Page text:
HOME ALONE: THE HOLIDAY HEIST
MOVIE: ** (out of 5)
BLU-RAY EXPERIENCE: * (out of 5)
Christian Martyn as FINN BAXTER
Eddie Steeples as MR. HUGHES
Jodelle Ferland as ALEXIS BAXTER
Doug Murray as CURTIS BAXTER
Ellie Harvie as CATHERINE BAXTER
Debi Mazar as JESSICA
Malcolm McDowell as SINCLAIR
Studio: 20th Century Fox
Directed by: Peter Hewitt
BY KEVIN CARR
By the time you get to home video releases of a TV movie fourth sequel to a 23-year-old film, your standards are lowered quite a bit. In fact, when you look at “Home Alone: The Holiday Heist,” it’s almost better to ignore the first two words of the title and not think of it as part of a series.
This is not to be overly mean to the film itself. Instead, it’s recognition of the fact that this movie is a far cry from the original “Home Alone,” a bona fide holiday classic. Heck, this doesn’t even hold a candle to “Home Alone 2: Lost in New York.”
Instead, “Home Alone: The Holiday Heist” has more in common with the string of corny holiday movies we see marathoned each year on Lifetime or ABC Family (the latter of which is where it actually premiered last year).
If you look at this movie as even remotely coming close to “Home Alone,” it’s a disaster. However, if you look at is for what it is – a low-rent family TV movie – it’s not terrible.
The movie tells the story of a brother and sister whose family has recently moved into a new home in Maine from California right before Christmas. Not happy about dealing with the cold and snow, the kids sulk. Meanwhile, the parents have to attend a holiday party and end up getting snowed in there. At the same time, a group of thieves are trying to steal a priceless piece of art from the house and are in for a rude awakening as the kids defend their new home.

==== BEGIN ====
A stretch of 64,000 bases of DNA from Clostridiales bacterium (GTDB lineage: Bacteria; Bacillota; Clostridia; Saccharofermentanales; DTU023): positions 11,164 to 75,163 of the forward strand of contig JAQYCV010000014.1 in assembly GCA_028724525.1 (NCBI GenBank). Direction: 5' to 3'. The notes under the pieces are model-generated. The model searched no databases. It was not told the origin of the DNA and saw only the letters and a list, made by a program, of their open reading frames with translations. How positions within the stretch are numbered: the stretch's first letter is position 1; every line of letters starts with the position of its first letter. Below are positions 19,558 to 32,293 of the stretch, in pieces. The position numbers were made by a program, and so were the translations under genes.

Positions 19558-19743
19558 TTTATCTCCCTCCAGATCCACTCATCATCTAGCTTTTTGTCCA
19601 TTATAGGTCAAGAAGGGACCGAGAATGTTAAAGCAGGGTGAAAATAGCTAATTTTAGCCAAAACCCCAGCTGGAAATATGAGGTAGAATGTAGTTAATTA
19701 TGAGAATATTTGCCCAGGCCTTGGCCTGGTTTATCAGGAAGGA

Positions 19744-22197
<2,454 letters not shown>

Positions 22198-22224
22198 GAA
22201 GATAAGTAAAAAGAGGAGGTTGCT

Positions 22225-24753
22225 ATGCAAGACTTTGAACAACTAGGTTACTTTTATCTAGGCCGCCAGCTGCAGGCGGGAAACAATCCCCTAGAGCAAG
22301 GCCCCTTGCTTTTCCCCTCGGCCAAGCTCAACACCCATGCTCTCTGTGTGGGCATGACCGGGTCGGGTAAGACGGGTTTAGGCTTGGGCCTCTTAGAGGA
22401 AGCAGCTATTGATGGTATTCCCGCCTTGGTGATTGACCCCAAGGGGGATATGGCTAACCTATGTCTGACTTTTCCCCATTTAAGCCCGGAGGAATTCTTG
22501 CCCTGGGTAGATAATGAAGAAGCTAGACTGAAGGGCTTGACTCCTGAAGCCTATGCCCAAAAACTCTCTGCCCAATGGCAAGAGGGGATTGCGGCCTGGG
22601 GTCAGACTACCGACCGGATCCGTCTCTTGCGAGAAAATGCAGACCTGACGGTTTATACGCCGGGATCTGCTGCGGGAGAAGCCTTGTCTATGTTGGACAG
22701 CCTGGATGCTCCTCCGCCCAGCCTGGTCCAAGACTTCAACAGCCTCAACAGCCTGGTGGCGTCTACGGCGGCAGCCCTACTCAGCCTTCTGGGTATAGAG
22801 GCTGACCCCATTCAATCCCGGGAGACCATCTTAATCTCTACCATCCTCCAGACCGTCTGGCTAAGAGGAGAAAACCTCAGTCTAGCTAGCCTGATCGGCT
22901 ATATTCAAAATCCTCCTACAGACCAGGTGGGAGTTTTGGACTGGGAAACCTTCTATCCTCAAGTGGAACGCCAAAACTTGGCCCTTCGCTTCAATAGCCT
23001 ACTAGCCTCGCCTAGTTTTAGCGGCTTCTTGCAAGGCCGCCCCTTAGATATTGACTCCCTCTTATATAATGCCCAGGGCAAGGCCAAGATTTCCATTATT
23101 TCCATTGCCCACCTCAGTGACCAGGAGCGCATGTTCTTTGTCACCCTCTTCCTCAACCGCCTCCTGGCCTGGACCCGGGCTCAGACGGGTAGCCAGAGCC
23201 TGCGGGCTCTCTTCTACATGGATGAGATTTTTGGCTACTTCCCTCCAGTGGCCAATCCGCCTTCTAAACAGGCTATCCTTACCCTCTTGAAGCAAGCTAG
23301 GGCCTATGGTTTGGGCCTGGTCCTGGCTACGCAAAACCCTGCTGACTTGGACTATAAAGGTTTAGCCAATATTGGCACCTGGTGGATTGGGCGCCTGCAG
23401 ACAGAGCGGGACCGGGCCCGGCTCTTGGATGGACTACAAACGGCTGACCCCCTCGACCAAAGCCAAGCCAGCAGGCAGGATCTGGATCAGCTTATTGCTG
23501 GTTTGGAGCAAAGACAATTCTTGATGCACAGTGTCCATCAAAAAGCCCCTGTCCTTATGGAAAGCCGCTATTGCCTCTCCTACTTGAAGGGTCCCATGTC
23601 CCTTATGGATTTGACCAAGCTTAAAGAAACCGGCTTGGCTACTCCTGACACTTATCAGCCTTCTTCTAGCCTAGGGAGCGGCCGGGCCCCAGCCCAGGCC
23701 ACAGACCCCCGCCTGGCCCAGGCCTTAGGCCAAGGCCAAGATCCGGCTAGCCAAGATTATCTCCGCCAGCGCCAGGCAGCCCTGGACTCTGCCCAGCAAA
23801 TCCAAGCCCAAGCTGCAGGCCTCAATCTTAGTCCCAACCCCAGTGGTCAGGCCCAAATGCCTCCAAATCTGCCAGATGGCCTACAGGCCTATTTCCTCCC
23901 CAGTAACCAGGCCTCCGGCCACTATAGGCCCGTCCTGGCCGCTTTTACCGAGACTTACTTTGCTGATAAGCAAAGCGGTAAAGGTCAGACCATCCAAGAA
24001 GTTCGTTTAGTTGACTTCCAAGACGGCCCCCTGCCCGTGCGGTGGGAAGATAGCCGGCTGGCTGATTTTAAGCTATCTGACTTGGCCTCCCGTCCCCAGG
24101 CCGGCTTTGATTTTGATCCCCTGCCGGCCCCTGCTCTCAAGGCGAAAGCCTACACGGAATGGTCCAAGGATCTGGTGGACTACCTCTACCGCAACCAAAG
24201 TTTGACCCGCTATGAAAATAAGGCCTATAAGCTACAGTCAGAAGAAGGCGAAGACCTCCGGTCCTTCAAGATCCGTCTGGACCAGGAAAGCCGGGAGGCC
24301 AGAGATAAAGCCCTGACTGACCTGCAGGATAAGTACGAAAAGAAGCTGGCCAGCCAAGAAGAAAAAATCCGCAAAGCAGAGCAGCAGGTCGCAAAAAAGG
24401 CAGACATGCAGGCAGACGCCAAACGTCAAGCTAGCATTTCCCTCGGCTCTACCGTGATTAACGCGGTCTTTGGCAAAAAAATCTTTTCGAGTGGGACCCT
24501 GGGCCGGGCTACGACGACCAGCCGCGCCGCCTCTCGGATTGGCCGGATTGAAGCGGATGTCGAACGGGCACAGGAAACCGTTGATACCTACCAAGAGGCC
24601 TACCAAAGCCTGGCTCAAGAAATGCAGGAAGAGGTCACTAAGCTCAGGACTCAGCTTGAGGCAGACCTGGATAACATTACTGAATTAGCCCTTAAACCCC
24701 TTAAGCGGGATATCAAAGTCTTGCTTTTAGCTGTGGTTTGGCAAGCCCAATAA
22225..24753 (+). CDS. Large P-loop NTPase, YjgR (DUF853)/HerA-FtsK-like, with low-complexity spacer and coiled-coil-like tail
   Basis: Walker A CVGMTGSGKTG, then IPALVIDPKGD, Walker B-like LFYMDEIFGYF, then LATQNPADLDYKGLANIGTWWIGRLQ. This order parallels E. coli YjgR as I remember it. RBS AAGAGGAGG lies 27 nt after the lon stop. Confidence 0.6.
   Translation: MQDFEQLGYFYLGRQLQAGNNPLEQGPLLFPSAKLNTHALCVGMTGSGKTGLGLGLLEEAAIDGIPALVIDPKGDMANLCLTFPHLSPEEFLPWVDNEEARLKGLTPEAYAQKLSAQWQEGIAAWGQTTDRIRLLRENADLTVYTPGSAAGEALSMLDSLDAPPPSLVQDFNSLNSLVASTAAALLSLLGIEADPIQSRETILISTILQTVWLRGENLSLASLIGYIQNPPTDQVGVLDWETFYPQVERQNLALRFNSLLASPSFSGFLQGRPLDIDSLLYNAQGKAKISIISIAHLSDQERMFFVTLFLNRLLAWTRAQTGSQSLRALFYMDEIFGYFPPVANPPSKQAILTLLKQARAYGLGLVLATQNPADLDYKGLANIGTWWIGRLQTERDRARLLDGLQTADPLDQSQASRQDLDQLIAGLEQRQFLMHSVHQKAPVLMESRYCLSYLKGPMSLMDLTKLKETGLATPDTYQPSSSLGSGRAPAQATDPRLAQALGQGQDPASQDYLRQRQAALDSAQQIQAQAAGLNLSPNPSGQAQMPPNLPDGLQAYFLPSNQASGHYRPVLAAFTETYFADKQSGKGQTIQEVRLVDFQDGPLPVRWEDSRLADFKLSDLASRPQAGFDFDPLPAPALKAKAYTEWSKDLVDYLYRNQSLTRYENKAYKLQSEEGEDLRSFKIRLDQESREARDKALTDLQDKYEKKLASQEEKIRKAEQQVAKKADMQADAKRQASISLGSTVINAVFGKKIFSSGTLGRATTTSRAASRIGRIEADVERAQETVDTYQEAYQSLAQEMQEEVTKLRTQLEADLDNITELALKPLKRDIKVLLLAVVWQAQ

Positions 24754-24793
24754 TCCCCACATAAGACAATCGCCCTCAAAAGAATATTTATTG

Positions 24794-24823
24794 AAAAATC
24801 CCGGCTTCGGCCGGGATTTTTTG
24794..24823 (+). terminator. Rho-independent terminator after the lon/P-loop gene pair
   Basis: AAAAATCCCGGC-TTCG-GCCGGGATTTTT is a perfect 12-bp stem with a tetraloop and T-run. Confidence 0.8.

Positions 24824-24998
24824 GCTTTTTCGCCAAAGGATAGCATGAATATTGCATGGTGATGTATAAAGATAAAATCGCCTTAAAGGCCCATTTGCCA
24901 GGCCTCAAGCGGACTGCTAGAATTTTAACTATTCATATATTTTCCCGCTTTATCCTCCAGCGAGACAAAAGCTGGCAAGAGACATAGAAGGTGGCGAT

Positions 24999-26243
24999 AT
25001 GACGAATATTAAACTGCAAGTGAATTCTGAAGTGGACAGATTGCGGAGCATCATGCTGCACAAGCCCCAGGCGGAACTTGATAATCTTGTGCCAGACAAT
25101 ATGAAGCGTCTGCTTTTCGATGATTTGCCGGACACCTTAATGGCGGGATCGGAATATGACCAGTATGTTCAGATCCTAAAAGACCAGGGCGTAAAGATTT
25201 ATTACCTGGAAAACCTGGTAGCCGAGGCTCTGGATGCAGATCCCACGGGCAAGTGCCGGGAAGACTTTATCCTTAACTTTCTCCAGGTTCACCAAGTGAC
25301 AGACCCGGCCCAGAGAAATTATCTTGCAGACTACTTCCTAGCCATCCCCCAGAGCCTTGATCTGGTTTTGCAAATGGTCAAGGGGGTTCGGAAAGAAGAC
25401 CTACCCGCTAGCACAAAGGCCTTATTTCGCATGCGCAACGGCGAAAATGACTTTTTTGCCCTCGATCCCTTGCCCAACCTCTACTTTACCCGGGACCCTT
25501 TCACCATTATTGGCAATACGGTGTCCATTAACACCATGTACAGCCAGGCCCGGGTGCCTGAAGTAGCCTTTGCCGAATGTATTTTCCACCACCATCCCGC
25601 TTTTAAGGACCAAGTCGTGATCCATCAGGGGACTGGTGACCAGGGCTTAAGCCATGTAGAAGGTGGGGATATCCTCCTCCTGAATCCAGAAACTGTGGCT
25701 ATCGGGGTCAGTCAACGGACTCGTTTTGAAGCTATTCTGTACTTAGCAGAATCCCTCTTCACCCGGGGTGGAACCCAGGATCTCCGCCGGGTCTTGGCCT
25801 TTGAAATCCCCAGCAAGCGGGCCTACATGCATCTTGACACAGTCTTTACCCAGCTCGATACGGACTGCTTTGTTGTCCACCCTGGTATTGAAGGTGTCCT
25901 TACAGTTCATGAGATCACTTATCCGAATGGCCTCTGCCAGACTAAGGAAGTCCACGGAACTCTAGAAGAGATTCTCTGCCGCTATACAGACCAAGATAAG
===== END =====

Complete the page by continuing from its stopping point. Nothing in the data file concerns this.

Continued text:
This movie is a rent-payer for bigger names like Malcolm McDowell (who is practically holding his nose throughout the film) and Debi Mazar. At least Mazar is more game for the slapstick and silliness, which is pale in comparison to the original film but still will get some chuckles out of the younger folks in the household.
However, it’s Eddie Steeples from “My Name Is Earl” who does the best job playing one of the hapless criminals. He doesn’t play the role as if it’s beneath him, but rather jumps in with both feet.
“Home Alone: The Holiday Heist” is nothing to write home about, but there’s enough going on that it can make decent and relatively safe holiday viewing with the kids this Christmas season. Christian Martyn, who plays the 10-year-old son is no Macaulay Culkin… but then again, neither is Macaulay Culkin any more.
The DVD comes bare bones with no special features. Of course, this is understandable considering the largest market for this movie will be families with younger children, and that group isn’t exactly into commentary tracks and DVD extras.